I’m sorry, but this is laughable – or would be if it wasn’t so sad. The automatic conclusion to be drawn is not larger road signs.
If they want to increase the lettering size for everyone, that’s a different matter. But just increasing it for people who can’t see… I’m sorry, but someone somewhere isn’t thinking straight.
How people drive is what counts (whether through age or something else). An older person unable to negotiate junctions at low speed is as bad – if not worse – than a chav doing it at high speed. Especially if it kills someone.
EDIT 15/04/2010: As if to prove what the real problem is, I was driving along the A453 today – near to the Crusader island – where it’s a 40mph limit with busy, but free-flowing, traffic. A silver VW Polo (reg. no. FL09 BXK) pulled out from the petrol station to turn right, right in front of me and into a gap that was the safe limit for me. He forced me to brake sharply – a lot of other people wouldn’t have reacted in time. Half a mile later he stopped – again, in the free-flowing traffic – to flash someone to turn into the Trent University campus. And yes, it was an old driver.
You really do have to keep a straight face sometimes.
I keep hearing from one particular instructor that he is “ready to pack it in”, waiting for calls because “the phone has gone dead”, furious that pupils have cancelled a lesson (and that it happens all the time and they are unreliable), struggling to pay bills because “work has dried up”, and so on. But now he is claiming that he is happy doing “40 hours a week tuition Monday to Friday”. I wish he’d make his bloody mind up, because two weeks ago he was moaning about not having any work.
You hear this kind of bilge all the time at the test centre. In this particular case, even if he is doing 2 hour lessons with 15 minutes in between (so all his pupils are living within a few miles of each other), that tots up to being out of the house for at least 10 hours a day without any break whatsoever (or longer if he does have a break). Factor in pupils who do 1 or 1½ hour lessons and you can add another hour a day at least.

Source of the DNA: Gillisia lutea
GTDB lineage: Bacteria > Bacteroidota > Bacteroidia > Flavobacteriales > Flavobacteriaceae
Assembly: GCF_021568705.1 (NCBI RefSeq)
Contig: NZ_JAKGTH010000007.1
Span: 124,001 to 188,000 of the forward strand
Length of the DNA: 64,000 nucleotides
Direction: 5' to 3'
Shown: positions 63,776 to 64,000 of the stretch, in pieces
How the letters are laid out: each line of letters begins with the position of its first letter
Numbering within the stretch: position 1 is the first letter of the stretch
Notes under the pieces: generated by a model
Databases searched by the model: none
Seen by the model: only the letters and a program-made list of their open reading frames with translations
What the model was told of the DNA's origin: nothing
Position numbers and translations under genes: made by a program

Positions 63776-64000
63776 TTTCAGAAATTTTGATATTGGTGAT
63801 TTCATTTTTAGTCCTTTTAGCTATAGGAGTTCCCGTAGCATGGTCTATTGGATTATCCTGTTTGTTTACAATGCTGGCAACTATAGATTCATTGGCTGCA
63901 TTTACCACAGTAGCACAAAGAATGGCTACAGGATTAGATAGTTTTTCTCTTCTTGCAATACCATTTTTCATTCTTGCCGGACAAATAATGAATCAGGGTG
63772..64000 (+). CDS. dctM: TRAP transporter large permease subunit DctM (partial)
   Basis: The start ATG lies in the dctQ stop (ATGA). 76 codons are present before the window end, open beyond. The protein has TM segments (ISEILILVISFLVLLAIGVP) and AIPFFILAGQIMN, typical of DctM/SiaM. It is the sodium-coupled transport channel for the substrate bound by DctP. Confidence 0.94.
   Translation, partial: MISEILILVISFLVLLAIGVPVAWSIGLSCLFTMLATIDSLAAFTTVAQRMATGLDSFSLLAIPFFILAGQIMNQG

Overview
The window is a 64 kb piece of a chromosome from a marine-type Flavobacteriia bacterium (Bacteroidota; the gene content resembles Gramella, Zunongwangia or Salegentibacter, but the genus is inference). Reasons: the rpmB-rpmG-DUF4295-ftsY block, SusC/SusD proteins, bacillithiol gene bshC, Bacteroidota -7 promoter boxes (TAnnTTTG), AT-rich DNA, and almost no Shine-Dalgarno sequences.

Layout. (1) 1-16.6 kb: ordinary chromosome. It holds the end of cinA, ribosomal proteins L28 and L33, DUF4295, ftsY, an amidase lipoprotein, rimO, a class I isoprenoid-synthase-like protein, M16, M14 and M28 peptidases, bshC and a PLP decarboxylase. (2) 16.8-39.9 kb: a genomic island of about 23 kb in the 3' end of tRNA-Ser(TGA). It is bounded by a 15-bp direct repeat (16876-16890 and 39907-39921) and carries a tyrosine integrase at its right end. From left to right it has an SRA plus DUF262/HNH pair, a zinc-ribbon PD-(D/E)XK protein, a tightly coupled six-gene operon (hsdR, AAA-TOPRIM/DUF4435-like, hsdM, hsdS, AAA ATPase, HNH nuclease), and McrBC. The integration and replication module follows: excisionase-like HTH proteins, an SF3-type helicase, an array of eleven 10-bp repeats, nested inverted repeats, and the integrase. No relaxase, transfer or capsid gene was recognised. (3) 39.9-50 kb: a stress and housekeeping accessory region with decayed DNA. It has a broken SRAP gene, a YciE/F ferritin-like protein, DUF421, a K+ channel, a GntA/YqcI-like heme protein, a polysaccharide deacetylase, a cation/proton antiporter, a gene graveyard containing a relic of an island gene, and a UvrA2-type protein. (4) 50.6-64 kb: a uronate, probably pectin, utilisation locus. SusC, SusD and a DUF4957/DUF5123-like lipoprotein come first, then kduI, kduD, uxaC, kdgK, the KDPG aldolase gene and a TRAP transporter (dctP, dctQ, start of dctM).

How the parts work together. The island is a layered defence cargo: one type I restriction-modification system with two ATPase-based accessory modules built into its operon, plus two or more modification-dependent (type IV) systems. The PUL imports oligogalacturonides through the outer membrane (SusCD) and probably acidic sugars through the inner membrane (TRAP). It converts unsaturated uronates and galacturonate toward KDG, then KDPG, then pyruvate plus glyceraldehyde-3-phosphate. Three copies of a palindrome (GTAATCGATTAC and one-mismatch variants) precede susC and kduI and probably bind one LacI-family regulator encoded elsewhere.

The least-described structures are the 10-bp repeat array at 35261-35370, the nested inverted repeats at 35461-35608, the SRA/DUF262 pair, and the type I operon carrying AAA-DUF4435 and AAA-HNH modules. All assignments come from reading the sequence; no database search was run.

More to the point, assuming his pupils are happy to be told exactly when their lesson times begin (which is bound to put some of them off, and which simply doesn’t happen in this job if you want to be successful at it), having to cut lessons right on time all the time is also going to be a turn off for many of them (particularly when there are traffic problems and other hold ups). Most of this guy’s lesson time must be spent working out how to finish bang on schedule! I don’t see how you can possibly give value for money with such constraints. I mean, just imagine first of all trying to reliably fit lessons in with only 15 minutes in between them. Then imagine how tired you’d be doing so many continuous hours. It just isn’t going to happen like that.
It simply doesn’t make sense, and it would certainly explain some of the other claims you see from people about having no work and being ready to throw in the towel if it is true.
So there’s a bit of advice to any prospective instructors: you provide a service to the pupil, not the other way round.
I think it’s back up again now, but the DSA’s new test booking system went down last week.
The Militant Tendency wasted no time in attacking the DSA and deriding the new system.
In actual fact, the breakdown was due to fire and flooding at a BT telephone exchange which cut the link between the DSA’s system and the banking side of things.
Oh, wait. The DSA must be telling porkies.
I saw this story on the BBC News website yesterday. At first, the date made me think ‘yeah, right’ – but the BBC has used some examples which would put the whole story in very poor taste if it turned out to be an April 1st prank.
Some old bloke in Ashford, Kent (Ted Relf) has apparently been told to take a sign down that he erected himself warning of potholes on the road outside his property.
But it made me wonder if a real sign warning for potholes ought to be created and erected. After all, the local councils have spent all their money on ridiculously wasteful new pedestrian islands and road layouts (if Nottingham’s City and County councils are anything to go by), so they aren’t going to be fixing the extremely serious pothole problem anytime soon.
So all they would have to do is put a few of these up and it’d save them doing anything meaningful at all for years. OK, I know that’s not much different to the way it is now, but you get the idea. They could save millions, which they could then waste on routes for cyclists and new pedestrian islands in areas where the pedestrians are too stupid to use crossings at all.